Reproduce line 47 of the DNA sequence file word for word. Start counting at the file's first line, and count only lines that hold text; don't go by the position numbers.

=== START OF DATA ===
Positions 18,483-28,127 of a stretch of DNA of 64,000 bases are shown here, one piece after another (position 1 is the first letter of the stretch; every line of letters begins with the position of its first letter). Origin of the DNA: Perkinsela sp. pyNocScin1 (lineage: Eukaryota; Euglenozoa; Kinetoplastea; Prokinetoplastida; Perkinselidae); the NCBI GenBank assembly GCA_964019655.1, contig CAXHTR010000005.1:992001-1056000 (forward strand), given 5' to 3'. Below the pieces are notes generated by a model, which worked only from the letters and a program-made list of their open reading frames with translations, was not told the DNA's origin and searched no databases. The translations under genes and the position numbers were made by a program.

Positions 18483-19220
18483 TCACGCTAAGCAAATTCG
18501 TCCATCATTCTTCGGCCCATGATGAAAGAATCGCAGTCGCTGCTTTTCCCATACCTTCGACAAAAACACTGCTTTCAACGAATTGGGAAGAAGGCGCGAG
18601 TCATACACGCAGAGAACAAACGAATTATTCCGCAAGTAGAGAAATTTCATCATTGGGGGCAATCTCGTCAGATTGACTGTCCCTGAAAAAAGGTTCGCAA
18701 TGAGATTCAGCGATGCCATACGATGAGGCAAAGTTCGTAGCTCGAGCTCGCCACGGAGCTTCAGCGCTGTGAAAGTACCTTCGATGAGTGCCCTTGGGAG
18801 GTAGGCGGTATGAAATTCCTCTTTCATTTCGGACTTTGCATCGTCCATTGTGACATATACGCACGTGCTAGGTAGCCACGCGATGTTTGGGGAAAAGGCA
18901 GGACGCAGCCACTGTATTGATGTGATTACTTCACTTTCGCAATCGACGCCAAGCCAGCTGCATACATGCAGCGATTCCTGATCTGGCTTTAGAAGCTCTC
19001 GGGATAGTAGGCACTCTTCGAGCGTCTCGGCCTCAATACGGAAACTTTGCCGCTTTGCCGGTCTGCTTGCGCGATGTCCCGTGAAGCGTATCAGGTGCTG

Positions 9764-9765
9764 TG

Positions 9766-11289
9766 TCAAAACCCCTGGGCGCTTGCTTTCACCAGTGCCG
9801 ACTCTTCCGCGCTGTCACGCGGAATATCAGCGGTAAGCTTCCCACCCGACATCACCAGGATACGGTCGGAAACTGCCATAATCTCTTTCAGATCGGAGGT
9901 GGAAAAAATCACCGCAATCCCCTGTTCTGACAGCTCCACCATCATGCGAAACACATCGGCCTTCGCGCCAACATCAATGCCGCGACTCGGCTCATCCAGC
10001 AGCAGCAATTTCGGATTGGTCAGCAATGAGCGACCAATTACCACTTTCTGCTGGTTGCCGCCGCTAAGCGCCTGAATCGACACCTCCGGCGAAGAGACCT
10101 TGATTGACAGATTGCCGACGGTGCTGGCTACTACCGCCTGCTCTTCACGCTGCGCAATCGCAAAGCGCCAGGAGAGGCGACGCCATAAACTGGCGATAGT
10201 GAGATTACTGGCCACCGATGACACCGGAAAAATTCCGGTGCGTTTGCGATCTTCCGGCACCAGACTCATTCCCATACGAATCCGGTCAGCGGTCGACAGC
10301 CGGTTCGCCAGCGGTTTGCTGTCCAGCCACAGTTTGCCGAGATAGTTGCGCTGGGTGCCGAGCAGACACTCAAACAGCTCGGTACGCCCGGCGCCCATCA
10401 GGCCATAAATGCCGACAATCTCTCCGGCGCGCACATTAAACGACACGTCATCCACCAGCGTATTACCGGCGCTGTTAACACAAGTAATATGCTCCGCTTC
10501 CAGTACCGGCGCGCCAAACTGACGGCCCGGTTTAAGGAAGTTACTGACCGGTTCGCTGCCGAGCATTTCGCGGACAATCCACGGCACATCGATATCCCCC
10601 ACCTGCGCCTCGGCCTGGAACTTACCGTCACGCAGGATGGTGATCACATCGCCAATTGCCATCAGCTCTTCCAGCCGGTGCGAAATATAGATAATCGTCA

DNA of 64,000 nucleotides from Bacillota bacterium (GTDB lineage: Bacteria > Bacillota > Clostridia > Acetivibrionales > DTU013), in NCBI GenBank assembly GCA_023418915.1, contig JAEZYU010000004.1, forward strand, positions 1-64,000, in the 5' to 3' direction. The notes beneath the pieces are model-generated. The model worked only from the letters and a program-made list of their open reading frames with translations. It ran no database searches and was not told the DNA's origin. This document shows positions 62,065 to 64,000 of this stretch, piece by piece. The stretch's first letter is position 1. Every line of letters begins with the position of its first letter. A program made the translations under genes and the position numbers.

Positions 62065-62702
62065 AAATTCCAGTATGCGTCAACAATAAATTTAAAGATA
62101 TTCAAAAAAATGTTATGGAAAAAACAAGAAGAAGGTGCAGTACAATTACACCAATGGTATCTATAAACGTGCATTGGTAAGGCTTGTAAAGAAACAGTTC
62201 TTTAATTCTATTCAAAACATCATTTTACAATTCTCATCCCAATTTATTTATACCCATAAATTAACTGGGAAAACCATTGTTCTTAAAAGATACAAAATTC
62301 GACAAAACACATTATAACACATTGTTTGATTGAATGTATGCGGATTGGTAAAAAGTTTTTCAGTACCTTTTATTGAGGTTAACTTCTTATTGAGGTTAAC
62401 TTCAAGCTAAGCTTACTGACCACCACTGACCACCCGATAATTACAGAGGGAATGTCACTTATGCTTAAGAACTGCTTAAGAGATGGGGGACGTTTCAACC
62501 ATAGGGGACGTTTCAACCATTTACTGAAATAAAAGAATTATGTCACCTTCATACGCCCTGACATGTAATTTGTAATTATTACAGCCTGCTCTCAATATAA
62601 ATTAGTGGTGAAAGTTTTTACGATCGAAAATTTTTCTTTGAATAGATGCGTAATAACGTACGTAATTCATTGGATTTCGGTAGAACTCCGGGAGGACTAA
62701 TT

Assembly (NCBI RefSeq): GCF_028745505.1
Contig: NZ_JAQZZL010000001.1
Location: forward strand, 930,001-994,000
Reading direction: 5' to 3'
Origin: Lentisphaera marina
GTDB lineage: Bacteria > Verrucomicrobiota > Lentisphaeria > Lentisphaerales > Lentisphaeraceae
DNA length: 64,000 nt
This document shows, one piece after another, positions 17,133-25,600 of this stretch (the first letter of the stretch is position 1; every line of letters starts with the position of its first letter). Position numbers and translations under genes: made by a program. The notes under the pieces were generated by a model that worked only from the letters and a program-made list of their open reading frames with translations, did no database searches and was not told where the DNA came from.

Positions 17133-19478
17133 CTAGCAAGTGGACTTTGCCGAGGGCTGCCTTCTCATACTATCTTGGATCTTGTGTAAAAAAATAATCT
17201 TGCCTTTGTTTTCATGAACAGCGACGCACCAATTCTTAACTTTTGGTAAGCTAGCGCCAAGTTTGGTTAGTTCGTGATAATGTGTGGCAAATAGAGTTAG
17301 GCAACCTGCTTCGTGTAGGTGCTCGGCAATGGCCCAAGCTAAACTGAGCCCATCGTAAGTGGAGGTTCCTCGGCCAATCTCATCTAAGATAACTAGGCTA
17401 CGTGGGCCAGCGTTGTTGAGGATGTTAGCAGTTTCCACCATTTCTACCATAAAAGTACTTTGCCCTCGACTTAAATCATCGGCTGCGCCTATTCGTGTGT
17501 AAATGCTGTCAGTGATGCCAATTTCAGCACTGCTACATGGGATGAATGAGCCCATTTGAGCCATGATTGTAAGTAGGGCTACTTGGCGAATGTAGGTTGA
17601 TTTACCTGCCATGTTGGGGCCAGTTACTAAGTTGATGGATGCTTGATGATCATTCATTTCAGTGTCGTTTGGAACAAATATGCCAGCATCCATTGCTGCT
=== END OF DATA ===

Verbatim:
17601 TTTACCTGCCATGTTGGGGCCAGTTACTAAGTTGATGGATGCTTGATGATCATTCATTTCAGTGTCGTTTGGAACAAATATGCCAGCATCCATTGCTGCT